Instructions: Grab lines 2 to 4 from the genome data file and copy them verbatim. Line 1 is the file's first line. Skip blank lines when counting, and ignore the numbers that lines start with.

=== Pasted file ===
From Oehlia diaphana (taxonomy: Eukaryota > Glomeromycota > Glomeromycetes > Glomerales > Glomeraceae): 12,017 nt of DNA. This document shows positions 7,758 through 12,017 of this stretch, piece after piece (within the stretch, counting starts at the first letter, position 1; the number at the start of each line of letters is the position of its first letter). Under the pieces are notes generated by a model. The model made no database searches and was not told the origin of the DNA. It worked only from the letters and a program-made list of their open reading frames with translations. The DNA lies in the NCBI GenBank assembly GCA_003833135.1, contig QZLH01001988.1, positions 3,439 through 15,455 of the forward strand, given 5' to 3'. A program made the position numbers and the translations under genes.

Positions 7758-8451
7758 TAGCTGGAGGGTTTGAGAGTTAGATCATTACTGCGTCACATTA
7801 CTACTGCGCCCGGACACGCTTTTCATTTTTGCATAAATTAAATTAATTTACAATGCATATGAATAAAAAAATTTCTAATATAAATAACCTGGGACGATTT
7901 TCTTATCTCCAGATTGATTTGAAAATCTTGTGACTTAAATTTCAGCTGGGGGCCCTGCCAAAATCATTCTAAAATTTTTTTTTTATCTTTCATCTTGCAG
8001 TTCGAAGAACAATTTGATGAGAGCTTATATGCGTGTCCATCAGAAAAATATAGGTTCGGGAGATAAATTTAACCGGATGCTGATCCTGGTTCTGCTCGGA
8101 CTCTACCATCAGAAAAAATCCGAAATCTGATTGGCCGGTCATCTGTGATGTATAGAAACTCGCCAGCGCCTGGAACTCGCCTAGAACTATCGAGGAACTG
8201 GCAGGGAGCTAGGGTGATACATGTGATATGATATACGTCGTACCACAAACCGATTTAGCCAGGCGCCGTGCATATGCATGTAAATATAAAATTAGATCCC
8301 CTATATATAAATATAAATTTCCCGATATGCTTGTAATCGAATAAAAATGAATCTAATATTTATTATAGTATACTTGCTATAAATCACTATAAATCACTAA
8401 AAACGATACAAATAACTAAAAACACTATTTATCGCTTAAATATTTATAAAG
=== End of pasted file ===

Positions 7758-8451
7758 TAGCTGGAGGGTTTGAGAGTTAGATCATTACTGCGTCACATTA
7801 CTACTGCGCCCGGACACGCTTTTCATTTTTGCATAAATTAAATTAATTTACAATGCATATGAATAAAAAAATTTCTAATATAAATAACCTGGGACGATTT